If you need to be tested for coronavirus, don’t fear the bill: Pa. health secretary
Patriot-News - 3/6/2020
People shouldn’t fear getting hit with a big bill if they need to be tested for coronavirus, Pennsylvania officials said Friday morning.
There have been stories around the country of people receiving exorbitant bills for the tests, although at least some of those have been debunked.
Pennsylvania Secretary of Health Dr. Rachel Levine said there is no charge for tests done by the state lab. She said sources such as the state Medicaid program for people with lower incomes could potentially cover tests, and the state is urging private health insurers to cover tests.
“We will do everything we can do to make sure people are covered,” Levine said.
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Health insurer Highmark on Friday said its health insurance plans will cover tests, although it noted the requirement doesn’t apply to self-insured employers, who set their own coverage policies. A national association representing the nation’s major health insurers this week urged members to cover tests.
While the state won’t charge for tests it performs, that won’t be the case with commercial testing labs which are now beginning to offer coronavirus tests, Levine said.
Up until the beginning of this week, all testing was done by the U.S. Centers for Disease Control and Prevention. The CDC began supplying state labs with test kits beginning Monday. However, Vice President Mike Pence acknowledged the CDC’s supply of tests might not be able to keep up with demand.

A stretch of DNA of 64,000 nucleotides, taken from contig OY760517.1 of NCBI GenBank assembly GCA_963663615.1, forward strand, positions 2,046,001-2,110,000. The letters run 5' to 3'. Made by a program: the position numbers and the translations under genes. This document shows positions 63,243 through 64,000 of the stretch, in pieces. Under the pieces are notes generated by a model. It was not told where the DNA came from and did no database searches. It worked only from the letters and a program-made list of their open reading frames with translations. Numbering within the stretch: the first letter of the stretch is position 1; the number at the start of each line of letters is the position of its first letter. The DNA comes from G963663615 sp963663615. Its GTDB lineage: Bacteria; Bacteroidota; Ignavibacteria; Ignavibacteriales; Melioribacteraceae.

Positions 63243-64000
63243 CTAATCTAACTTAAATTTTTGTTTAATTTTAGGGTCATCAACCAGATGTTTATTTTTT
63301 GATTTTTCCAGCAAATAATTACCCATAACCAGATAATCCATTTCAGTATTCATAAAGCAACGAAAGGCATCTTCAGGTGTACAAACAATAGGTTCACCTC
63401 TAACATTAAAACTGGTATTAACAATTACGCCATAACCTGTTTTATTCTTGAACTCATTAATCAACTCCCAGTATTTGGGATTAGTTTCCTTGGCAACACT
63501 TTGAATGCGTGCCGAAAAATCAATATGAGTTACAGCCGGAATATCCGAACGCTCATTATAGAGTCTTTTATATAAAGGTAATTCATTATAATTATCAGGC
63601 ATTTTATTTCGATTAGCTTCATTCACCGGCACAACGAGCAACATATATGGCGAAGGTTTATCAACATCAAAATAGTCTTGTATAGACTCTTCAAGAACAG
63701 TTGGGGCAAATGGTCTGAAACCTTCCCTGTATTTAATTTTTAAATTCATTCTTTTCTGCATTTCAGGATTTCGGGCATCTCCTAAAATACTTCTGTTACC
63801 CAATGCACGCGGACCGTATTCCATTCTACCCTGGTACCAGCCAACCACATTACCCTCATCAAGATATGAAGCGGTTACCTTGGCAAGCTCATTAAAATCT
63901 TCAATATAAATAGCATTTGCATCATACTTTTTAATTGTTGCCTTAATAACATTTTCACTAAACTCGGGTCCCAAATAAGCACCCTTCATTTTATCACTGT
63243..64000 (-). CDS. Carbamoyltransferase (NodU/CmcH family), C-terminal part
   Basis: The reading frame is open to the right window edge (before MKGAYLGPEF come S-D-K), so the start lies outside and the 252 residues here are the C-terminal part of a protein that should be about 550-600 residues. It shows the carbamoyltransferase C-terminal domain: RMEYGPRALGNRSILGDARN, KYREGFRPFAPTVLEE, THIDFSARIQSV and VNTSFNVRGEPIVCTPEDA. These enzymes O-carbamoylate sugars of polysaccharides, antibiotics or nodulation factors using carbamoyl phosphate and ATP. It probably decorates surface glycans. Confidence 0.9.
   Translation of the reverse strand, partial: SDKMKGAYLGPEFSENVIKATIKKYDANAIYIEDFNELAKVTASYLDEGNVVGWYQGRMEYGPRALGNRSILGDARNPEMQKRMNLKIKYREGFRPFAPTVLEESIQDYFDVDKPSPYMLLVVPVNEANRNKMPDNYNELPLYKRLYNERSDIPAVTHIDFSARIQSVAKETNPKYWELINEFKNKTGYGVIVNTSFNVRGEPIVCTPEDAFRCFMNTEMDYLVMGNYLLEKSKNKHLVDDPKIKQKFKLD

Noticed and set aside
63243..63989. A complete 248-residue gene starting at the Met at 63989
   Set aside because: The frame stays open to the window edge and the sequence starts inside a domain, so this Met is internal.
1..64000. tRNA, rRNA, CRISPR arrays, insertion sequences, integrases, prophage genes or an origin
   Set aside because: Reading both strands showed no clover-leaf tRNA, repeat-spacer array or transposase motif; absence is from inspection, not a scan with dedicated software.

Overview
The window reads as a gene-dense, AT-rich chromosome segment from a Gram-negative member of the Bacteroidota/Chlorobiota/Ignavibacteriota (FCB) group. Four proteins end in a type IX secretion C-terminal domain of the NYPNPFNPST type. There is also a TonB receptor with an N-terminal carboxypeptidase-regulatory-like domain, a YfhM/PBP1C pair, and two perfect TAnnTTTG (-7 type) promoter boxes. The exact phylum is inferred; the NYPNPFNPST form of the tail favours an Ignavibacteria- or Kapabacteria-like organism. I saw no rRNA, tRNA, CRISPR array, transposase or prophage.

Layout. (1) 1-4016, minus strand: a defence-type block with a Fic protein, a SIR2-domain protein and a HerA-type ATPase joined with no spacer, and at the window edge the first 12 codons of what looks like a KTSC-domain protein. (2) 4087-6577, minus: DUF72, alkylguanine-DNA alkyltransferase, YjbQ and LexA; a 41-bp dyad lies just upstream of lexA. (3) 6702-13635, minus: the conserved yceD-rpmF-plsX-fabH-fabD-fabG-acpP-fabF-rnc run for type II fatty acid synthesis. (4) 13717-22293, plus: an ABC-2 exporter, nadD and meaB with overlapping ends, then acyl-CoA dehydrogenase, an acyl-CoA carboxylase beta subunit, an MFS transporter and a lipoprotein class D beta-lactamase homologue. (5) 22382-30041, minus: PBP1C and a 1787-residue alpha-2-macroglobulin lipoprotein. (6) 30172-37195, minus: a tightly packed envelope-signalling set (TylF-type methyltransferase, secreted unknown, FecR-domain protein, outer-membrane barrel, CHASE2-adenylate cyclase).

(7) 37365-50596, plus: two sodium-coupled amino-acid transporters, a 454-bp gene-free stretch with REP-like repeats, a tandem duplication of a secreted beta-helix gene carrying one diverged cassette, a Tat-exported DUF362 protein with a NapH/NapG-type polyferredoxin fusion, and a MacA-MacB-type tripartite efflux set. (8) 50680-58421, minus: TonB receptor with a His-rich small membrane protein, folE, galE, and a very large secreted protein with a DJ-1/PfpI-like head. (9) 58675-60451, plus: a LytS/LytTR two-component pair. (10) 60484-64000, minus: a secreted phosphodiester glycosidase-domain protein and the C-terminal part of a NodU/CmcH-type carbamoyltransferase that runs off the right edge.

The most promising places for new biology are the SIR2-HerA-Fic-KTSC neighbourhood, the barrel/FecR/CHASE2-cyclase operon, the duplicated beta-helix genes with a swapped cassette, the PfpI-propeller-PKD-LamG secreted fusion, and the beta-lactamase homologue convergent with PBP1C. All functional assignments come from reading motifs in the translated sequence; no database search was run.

Levine said on Friday there is no backlog for testing in Pennsylvania, which announced its first two coronavirus cases on Friday morning. She said the state lab can do 20-25 tests per day, and will soon be able to do 125-150 tests per day.
She refused to say how many tests the state has done.
The test involves a nasal swab, with the sample then sent to a state laboratory near Philadelphia. If the result is positive, it is forwarded to the CDC in Atlanta for confirmation.
People are being tested according to CDC protocol, meaning people can’t decide on their own to be tested. Testing has been restricted largely to people who have traveled to areas of outbreaks, who have had contact with someone known to be infected, and have coronavirus symptoms, which include fever and cough. The CDC recently relaxed the standards to include people whose doctor concludes a test is warranted.
Levine on Friday said people who believe they may need to be tested should call the health department at 877-724-3258 or call their doctor, who in turn will consult with the health department regarding the need for a test.
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